Alcohol consumption and obesity higher in rural Australia, report finds
A nationwide study, published today by Roy Morgan Research, has found that people living in rural Australia are more likely to consume alcohol and be overweight and obese.
The Roy Morgan State of the Nation Report 11, which includes a focus on rural Australia, surveyed 10,987 Australians living in cities and 8,049 living in country areas during the 12 months to March 2012.
The survey found that 72.2 per cent of those living in country areas drunk alcohol in an average four week period, compared with 68 per cent of city residents.
Beer, spirits and ready-to-drink products were all more popular in the country, whereas wine and cider were consumed by a higher proportion of city dwellers, according to the survey’s findings.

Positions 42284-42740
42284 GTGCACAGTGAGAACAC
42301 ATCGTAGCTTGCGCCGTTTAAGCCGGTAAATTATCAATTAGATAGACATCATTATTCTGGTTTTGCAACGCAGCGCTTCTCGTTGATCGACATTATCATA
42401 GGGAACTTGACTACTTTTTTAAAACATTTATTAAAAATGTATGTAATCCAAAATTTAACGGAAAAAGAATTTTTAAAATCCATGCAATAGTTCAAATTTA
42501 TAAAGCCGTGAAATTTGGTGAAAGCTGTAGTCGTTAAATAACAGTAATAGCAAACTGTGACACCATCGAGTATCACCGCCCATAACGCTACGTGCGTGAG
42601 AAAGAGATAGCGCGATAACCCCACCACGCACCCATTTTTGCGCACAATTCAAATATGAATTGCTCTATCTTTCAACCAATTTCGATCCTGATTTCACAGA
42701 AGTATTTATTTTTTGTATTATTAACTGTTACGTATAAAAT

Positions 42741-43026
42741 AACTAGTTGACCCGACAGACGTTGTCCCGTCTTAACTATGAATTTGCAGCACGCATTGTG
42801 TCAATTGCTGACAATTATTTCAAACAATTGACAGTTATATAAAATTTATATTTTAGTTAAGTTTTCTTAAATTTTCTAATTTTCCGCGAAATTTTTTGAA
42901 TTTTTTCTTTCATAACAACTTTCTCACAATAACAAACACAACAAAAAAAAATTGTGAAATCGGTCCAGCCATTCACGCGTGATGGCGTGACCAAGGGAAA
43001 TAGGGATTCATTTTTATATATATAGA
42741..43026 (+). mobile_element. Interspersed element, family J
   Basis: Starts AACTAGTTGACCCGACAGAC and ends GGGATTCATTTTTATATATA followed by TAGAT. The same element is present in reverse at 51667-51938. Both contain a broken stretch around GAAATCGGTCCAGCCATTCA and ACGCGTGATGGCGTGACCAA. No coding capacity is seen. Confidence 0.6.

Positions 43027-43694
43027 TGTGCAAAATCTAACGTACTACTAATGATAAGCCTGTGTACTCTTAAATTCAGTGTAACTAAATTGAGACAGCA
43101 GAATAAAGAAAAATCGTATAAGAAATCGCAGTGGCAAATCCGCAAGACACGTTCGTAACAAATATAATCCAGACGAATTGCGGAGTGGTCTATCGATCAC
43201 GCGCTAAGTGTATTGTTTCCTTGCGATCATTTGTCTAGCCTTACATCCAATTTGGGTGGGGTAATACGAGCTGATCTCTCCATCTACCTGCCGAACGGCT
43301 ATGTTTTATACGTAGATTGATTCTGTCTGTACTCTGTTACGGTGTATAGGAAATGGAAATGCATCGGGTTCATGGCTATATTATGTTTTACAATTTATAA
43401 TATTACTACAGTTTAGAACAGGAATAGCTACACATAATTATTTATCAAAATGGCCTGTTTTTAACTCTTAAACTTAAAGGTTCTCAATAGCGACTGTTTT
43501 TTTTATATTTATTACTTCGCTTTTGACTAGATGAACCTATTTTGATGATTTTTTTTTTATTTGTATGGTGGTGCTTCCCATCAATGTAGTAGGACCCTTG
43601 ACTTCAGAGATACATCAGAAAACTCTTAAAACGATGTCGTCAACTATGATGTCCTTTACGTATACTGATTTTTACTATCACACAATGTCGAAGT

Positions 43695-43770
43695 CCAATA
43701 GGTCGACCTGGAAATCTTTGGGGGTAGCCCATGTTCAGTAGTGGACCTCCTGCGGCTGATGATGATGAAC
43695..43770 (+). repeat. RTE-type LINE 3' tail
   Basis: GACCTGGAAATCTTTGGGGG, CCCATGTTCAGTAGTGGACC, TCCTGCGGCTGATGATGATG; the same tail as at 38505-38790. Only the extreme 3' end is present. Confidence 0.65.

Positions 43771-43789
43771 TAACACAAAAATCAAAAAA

The survey also found that 31.3 per cent of country residents are deemed an acceptable weight, compared with 37.8 per cent of those in the city. As well as this difference, 35.3 per cent of country residents were found to be overweight compared with 34.8 per cent of those in the city.
Commenting on the findings, Roy Morgan Research’s Norman Morris said, “The State of the Nation report also identified reduced participation in sport and exercise for country residents compared to those in the city, as well as less agreement with healthy eating attitudes, such as thinking about calorie consumption and concern for cholesterol levels.
“The increased prevalence of drinking, and a larger body mass among country residents is concerning given the reduced medical services available in rural areas. Although, as part of the focus on rural Australia, a Roy Morgan Poll telephone survey on country residents found that only 5 per cent considered health to be the most important issue facing Australia today,” Mr Morris added.